Initially, defendants contend that plaintiff failed to present any expert testimony or other evidence that the standard of care required disclosure of a 1% risk of failure.

Plaintiff did not present her own expert. Instead, plaintiff subpoenaed defendants' expert and called the surgeon as an adverse witness. Both testified in plaintiff's case in chief.

The well-established Pedrick standard applies. A verdict should be directed or judgment n.o.v. granted when all of the evidence viewed in its aspect most favorable to the plaintiff so overwhelmingly favors the defendant that no contrary verdict based on that evidence could ever stand. Pedrick v. Peoria & Eastern R.R. Co. (1967), 37 Ill. 2d 494, 229 N.E.2d 504., Plaintiff's trial counsel posed the following question, and the following answer was given:

"Q. But, Doctor, based upon a reasonable degree of medical certainty, would you consider it a deviation from the standard of care that was present in Cook County, Illinois in 1976 to merely give a patient a consent form to sign for a tubal ligation without explaining anything to her about its context?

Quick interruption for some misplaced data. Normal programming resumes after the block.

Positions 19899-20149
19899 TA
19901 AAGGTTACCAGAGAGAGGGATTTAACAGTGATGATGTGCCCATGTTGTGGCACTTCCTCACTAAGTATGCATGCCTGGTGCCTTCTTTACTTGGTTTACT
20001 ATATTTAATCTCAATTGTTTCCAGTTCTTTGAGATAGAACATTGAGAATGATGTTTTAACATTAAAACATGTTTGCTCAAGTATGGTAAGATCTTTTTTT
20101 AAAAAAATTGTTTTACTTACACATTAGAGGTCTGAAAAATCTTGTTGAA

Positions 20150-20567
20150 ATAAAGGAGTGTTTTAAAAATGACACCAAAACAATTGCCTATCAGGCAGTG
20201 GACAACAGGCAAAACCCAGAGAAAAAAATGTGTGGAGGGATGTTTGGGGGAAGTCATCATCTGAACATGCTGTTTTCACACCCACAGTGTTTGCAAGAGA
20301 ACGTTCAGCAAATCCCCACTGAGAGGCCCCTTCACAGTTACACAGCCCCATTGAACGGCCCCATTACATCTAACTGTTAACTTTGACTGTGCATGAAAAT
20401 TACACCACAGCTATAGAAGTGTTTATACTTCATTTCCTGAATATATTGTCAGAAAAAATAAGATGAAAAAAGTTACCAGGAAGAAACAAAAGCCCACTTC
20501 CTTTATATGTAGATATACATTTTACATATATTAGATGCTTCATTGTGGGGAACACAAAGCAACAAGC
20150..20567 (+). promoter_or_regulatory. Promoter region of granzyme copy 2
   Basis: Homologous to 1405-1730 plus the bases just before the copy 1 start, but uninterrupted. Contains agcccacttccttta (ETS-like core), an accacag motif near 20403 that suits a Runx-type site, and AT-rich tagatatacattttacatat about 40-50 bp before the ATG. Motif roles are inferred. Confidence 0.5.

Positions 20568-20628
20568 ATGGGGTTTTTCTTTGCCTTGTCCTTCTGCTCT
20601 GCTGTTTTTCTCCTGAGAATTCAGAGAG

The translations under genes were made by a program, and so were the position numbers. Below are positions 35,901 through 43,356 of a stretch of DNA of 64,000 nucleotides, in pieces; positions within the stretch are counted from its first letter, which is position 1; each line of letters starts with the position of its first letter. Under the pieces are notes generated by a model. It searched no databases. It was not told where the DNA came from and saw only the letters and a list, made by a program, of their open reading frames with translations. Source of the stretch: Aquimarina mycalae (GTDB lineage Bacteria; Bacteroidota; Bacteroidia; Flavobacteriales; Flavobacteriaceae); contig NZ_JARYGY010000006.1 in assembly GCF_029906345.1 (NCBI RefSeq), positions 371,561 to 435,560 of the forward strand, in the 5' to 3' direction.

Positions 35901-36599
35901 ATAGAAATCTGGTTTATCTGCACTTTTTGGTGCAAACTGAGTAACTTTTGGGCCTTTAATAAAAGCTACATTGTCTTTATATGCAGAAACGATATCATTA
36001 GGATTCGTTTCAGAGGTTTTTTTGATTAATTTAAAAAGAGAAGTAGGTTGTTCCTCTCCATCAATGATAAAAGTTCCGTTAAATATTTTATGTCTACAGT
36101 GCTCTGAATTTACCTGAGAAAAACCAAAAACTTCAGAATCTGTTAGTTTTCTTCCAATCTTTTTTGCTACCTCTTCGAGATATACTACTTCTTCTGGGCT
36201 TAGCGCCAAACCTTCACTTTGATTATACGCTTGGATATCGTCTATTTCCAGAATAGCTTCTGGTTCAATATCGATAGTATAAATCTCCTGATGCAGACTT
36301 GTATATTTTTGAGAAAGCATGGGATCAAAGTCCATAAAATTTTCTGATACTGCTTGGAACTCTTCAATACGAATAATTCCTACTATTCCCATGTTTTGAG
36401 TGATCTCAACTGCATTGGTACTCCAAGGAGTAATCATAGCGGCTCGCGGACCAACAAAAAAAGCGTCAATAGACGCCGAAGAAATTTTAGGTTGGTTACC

A. Yes."

There was conflicting evidence regarding the information given to the plaintiff and the explanations made to her prior to surgery. Applying the Pedrick standard, the trial court properly refused to direct a verdict for the defendants and properly denied defendants' motion for judgment n.o.v. based on the issue of the standard of care. II

However, plaintiff is also required to prove that the failure to meet the standard of care was the proximate cause of her injury. That burden of proof is equally applicable to allegations of a lack of informed consent as to negligent performance of a medical procedure. Green v. Hussey (1970), 127 Ill. App. 2d 174, 184-85, 262 N.E.2d 156.

It was not enough for plaintiff to subjectively assert at trial that, had she known that tubal ligation was only 99% effective, she would have chosen instead the 90% effective birth control pills that made her sick. Rather, as stated in St. Gemme v. Tomlin (1983), 118 Ill. App. 3d 766, 769, 455 N.E.2d 294, appeal denied (1984), 96 Ill. 2d 571, it was incumbent upon plaintiff to prove by "objective" evidence that a reasonable person, in possession of the allegedly omitted information, would have rejected the treatment in question: